“Tonight at Thula Thula, the whole herd arrived at the main house home to Lawrence and I. We had not seen them here for a very long time. Extraordinary proof of animal sensitivity and awareness that only a few humans can perceive. And Lawrence was one of them. Thank you for your wonderful messages. Lawrence’s legacy will be with us forever at Thula Thula.”
They stayed for two days and two nights and then left. Some share this story as proof that animals mourn. But anyone who has had animals knows this already. There is a bigger…
Tiger Woods is one of the greatest golfers ever, but the last decade has revealed a series of affairs, transgressions, and DUI’s. He’ll play in the Masters this weekend. Is Tiger back? I’m not much of a golf fan, but I’ll keep tabs on him as he makes his way through Augusta National.
Mother Teresa is a saint and a Nobel Peace Prize Winner. She’s also criticized for not giving patients in her clinic adequate medical attention despite pulling in huge sums of money. She had dubious political connections and held dogmatic views on abortion, divorce, and contraception.
Can we accept the good works of people while acknowledging their mistakes and flaws?
While researching WHERE AM I GIVING? I came across…
(Rozy Mbone shares her dream of having a safe place for those in her community to escape a life of crime)
I was in Kenya researching WHERE AM I GIVING and I met a young woman named Rozy in the Korogocho slum of Nairobi.
Rozy and her friends were all former gang members. There were few opportunities to make a living in their community, so they lived a life of crime surrounded by death, violence, prostitution, and robbery.
A woman named Selline Korir visited Korogocho and talked about peace and encouraged Rozy to leave her old life behind. Rozy did and soon the others followed and now they promote peace and dialogue in a community where death and violence are everyday life.
I visited GiveDirectly in Kenya this summer and write about them in Where Am I Giving? GiveWell ranks GD as one of the most effective nonprofits in the world. GD gives direct cash payments to extremely poor families and allows them to make their own decisions on how to spend that money.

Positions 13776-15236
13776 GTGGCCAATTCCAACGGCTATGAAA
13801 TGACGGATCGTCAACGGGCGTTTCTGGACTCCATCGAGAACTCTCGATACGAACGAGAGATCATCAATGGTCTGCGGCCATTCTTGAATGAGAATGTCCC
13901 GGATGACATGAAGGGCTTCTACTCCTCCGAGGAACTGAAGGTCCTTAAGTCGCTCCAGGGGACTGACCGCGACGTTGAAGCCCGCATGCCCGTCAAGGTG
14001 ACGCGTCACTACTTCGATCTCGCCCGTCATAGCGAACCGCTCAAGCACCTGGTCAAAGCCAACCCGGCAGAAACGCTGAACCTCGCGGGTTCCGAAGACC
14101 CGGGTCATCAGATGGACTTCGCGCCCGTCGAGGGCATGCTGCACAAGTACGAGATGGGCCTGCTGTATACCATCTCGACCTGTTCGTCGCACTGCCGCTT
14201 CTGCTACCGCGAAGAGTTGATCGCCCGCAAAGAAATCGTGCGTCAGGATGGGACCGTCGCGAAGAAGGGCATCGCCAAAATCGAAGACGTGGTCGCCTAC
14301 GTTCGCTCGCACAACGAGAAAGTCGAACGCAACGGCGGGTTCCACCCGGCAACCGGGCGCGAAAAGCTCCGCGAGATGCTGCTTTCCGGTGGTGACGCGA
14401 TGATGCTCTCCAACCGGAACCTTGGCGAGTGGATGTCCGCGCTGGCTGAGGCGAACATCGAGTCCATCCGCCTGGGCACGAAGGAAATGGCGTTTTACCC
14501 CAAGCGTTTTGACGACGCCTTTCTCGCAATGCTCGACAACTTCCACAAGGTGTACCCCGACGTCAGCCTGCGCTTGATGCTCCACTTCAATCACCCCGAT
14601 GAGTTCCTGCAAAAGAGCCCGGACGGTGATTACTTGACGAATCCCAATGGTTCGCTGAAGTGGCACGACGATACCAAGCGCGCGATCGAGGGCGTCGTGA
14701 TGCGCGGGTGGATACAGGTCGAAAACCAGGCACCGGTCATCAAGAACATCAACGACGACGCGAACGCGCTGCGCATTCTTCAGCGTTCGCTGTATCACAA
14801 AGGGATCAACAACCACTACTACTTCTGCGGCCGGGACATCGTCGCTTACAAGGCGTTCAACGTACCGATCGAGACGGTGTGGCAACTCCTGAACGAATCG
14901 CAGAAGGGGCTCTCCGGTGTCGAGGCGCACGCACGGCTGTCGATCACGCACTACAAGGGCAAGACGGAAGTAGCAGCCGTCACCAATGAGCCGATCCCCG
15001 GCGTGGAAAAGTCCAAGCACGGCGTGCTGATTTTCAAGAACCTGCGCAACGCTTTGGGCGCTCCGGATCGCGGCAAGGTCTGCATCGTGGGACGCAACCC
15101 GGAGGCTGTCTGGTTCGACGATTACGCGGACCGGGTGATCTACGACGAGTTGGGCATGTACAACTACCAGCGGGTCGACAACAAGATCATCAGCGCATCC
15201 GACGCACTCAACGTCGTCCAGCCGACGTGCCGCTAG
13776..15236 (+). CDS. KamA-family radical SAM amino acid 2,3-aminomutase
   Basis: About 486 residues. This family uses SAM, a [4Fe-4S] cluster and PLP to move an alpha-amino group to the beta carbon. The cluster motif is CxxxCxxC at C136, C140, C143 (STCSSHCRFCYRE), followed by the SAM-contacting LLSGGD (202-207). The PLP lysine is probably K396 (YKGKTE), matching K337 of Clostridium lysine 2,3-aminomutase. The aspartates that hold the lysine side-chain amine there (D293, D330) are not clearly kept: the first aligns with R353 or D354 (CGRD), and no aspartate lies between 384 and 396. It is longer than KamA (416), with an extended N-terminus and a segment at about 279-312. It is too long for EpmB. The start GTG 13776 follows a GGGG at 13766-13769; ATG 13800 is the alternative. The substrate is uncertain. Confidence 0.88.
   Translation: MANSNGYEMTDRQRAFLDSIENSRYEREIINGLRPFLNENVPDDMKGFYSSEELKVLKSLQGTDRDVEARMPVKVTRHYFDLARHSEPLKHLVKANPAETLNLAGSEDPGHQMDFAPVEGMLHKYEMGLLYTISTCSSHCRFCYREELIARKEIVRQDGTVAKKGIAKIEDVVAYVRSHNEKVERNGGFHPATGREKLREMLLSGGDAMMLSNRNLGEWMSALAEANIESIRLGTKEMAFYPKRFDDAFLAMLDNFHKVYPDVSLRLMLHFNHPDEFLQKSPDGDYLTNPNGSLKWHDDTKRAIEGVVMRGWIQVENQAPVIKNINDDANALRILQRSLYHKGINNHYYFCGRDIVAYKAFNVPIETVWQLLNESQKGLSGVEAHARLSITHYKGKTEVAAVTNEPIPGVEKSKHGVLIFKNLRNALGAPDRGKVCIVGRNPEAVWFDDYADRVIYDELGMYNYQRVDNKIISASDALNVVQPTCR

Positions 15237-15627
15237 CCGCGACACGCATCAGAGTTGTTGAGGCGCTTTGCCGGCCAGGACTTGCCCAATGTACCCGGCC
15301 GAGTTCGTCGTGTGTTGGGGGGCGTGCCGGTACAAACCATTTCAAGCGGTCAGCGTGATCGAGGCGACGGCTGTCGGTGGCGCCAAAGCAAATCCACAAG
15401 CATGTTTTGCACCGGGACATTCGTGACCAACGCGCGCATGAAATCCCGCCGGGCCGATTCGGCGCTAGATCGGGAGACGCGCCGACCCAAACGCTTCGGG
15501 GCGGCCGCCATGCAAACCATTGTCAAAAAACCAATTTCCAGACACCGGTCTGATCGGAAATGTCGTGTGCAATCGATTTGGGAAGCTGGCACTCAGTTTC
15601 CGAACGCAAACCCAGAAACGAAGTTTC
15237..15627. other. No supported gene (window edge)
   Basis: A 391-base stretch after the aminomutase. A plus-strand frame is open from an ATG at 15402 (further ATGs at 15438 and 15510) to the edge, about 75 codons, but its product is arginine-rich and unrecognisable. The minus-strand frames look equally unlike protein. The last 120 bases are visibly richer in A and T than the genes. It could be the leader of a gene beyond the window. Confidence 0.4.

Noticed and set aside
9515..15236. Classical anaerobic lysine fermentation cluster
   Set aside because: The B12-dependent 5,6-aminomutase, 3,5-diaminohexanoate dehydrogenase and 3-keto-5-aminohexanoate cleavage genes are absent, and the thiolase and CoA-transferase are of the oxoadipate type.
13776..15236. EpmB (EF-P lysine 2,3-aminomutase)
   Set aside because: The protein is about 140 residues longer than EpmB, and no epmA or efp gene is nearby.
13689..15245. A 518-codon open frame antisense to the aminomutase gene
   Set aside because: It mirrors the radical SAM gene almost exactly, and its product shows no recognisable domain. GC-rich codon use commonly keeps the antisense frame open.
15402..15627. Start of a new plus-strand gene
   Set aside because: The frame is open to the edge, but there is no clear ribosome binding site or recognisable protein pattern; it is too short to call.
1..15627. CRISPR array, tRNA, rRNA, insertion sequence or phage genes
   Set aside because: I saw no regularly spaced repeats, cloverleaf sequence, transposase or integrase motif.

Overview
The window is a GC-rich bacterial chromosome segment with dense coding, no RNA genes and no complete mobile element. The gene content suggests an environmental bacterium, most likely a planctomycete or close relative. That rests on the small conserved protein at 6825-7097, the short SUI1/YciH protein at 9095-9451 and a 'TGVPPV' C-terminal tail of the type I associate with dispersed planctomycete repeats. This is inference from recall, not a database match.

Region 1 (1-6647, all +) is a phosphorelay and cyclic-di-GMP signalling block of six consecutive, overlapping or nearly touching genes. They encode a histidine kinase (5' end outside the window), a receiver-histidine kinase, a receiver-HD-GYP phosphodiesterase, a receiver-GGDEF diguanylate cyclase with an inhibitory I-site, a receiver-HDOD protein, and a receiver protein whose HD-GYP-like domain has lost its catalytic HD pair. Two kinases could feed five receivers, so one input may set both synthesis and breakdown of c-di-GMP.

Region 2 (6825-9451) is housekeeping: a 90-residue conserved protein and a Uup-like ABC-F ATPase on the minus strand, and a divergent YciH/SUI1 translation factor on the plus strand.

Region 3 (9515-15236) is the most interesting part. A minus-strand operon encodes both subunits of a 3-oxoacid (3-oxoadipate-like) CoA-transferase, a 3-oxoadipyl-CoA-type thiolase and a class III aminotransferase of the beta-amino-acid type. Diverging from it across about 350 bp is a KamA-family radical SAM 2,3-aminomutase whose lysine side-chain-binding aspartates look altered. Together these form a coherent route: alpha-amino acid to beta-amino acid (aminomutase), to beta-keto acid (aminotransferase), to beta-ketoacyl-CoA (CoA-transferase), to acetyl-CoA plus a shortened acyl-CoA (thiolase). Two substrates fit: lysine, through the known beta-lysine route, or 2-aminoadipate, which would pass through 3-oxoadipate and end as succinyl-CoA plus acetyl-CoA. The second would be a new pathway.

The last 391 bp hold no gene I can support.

I don’t think all giving can be measured, but GD’s impact can, and they measure it better than almost any other NGO. So when it comes to asking question about how to give and whom to give to it’s worth listening to their advice.
GD’s 4 questions to ask before giving:
1. Can I tell where my dollar (or pound, mark, etc.) will go? This…
I’ve spent much of the last 15 years talking to people about giving, meeting amazing givers, and reading books and research about giving. I’m currently writing my 3rd book, Where Am I Giving? A global adventure exploring how to use your gifts and talents to make a difference, and since it is the “giving season,” I thought I’d chime in with a few things I’ve learned about giving.
(Note: Many of these are offered without context and some of them may even seem contrary to one another. I welcome arguments and suggestions.)
#1 You can give more.
#2 Gifts can be as small as a financial donation and as big as a smile.
Since he hit the ground five days after the hurricane devastated this island of 3.4 million on Sept. 20, he has built a network of kitchens, supply chains and delivery services that as of Monday had served more than 2.2 million warm meals and sandwiches. No other single agency — not the Red Cross, the Salvation Army nor any government entity —…
Douglas is a taxi driver who lives in the Mathare Valley slum where most kids grow up without books in their homes. So he decided to turn his home into a library. At first, he wasn’t sure how he would fill it with books, but they just started showing up courtesy of his neighbors. Now the library has 3,000 books. He covers 50% of the monthly costs himself and the other 50% comes from community members. Members don’t pay anything but each of them brings in newspapers to sell to the recycling center. No matter where you live in the world or what you do, you can make a big impact.
When I first posted about the library on Instagram and Facebook many folks said they…
Bags of charcoal as high as a 10-year old are stacked on the side of the road. Someone put them there.
A woman with a child strapped to her back, as is the fashion accessory for most women during their child rearing years, is walking over a barren ridge before stopping to wave.
A little boy sits on an empty feedbag pulled on the ground by an older boy. Dust plumes swirl in their wake.
Houses on the side of the road are made from locally-sourced mud and branch and grass. In Kenya, I met a man who lived in such a house. He called it a “temporary house.” Temporary house, but he wanted the property to…